Just in From Spain

September 11, 2008 07:00 PM
 

via a special arrangement with Informa Economics, Inc.

What I Was Asked, and Told in Spain

NOTE: This column is copyrighted material, therefore reproduction or retransmission is prohibited under U.S. copyright laws.


I decided to take a quick vacation to Spain while lawmakers came back to town because, frankly, I wanted off one time when lawmakers were not. It looks like my week-long respite produced nothing of significance in Washington -- no great change from the past.

The following are some nuggets from Madrid that you may find useful, and some of my comments on what USDA Secretary Ed Schafer said this week regarding corn-based ethanol subsidies (incentives for those supporting the subsidies).


-- Who's going to win the U.S. presidential race? When I presented my passport in Madrid, Spain, the officer quickly asked me, "So who is going to win the U.S. presidential election?" I answered, "It is too close to call but my hunch is McCain-Palin by a very close vote. But watch the polls after the first presidential debate." The officer then exclaimed, "I hope it's Obama." Wherever I went in Spain it was the same -- "We want Obama." They had no idea who Biden was.


-- Whopper of a price for Big Mac: The price of a typical McDonald's hamburger in Spain: at least 6 Euros -- about $8.46.


In talking with people from Madrid, besides the presidential election, they asked or told me the following:

-- "Why doesn't the U.S. use more nuclear energy?" My response: environmentalists. Their response: "What?"

-- "Why doesn't the U.S. have more Smart cars?" My response: They are coming, a little late, but better than never.

-- "How do your livestock producers cope with the price of U.S. feed?" My response: with losses, not profits.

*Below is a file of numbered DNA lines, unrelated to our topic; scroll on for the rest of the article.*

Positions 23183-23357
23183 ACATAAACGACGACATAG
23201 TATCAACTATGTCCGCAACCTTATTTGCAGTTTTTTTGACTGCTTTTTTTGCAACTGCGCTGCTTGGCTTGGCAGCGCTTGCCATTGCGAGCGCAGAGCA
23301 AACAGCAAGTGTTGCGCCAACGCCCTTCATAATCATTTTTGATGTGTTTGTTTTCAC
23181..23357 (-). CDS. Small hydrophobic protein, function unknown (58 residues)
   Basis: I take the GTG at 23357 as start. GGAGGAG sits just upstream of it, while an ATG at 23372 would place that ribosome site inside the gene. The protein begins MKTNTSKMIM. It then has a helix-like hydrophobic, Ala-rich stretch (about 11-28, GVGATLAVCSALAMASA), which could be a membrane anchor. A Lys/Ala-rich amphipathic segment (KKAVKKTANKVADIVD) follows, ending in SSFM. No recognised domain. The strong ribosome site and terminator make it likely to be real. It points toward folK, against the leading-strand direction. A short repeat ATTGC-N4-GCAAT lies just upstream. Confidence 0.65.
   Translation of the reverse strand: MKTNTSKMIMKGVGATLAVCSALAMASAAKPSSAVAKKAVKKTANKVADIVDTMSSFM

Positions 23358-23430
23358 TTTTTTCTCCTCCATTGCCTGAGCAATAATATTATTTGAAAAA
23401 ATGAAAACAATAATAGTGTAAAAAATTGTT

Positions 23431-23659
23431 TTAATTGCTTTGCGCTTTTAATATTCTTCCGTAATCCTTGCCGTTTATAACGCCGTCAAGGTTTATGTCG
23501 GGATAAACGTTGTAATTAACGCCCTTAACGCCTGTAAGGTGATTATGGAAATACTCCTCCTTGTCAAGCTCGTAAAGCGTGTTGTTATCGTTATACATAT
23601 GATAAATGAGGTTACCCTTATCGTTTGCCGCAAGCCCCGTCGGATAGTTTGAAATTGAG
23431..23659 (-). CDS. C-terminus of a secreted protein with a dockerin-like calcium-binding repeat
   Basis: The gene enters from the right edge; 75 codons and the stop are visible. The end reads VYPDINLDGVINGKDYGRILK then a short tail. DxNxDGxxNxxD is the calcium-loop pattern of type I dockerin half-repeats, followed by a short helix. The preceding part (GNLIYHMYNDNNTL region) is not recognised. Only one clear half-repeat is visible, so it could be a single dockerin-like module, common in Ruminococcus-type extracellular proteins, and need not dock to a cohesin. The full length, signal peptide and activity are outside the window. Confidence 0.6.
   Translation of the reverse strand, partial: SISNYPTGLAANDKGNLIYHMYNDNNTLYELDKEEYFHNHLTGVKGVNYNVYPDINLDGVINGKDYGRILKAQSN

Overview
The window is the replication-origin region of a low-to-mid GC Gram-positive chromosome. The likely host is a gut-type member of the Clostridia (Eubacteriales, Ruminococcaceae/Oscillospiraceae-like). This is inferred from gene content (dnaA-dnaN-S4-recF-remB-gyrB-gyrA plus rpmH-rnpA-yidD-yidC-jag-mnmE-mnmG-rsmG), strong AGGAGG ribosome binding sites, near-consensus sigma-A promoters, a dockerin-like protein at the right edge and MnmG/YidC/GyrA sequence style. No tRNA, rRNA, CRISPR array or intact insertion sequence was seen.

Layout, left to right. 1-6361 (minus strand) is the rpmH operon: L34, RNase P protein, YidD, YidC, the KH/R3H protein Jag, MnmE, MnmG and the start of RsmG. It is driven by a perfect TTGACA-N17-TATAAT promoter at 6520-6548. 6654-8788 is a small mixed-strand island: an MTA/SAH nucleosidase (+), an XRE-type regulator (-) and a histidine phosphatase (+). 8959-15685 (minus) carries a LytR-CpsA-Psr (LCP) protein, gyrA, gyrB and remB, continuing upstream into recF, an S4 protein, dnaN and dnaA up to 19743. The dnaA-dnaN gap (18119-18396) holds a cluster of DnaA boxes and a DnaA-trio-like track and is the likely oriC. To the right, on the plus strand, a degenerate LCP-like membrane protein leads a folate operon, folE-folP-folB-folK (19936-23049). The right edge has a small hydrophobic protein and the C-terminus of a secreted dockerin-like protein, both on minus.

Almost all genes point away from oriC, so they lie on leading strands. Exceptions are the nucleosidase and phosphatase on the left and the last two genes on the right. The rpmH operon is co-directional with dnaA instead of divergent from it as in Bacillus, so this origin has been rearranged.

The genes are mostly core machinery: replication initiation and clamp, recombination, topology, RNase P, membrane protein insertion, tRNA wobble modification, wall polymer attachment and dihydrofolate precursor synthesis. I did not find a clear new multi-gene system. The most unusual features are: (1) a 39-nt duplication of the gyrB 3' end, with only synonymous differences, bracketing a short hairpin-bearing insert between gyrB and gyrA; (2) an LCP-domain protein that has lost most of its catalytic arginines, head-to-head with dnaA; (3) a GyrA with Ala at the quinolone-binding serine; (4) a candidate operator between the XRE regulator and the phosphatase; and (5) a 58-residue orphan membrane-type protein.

-- "Are we in a world recession?" My response: We don't have the figures yet to confirm, but the more I travel the answer is, yes.


On the domestic front, I received several e-mails regarding USDA Secretary Ed Schafer's comments this week regarding corn-based ethanol subsidies.

What Schafer said, according to Reuters: Schafer said that cuts in government ethanol subsidies are needed. "The ethanol industry has incorporated the fact there are subsidies into their operational, financial models. I think that is a mistake," Schafer said at a conference in Kansas City. "They are going to have to see a gradual ... step-down reduction in subsidies."

Biofuels plan coming. USDA and the Environmental Protection Agency will roll out a biofuels action plan within the next few weeks, Schafer said. The plan will lay out what elements of the biofuels industry the government sees as sustainable and outline the government's ability to support the industry.

My comments:

1. Schafer will always spout what the White House wants him to.

2. The ethanol use mandate was pushed by both Pres. Bush and Democratic leadership, so that should hold for now, despite going too far too fast, according to some.

3. People in the Bush administration, including the Council of Economic Advisers and Treasury, are saying ethanol should start standing on its own -- thus the comments of PHASING down the blender credit and eventually eliminating the import tariff. The last Bush budget request had an elimination of the ethanol import tariff.

4. Most important: Congress will determine the fate of the blender credit and import tariff, and for now, ethanol is still Apple Pie and thus very few changes are likely in the short run.


NOTE: This column is copyrighted material, therefore reproduction or retransmission is prohibited under U.S. copyright laws.


 

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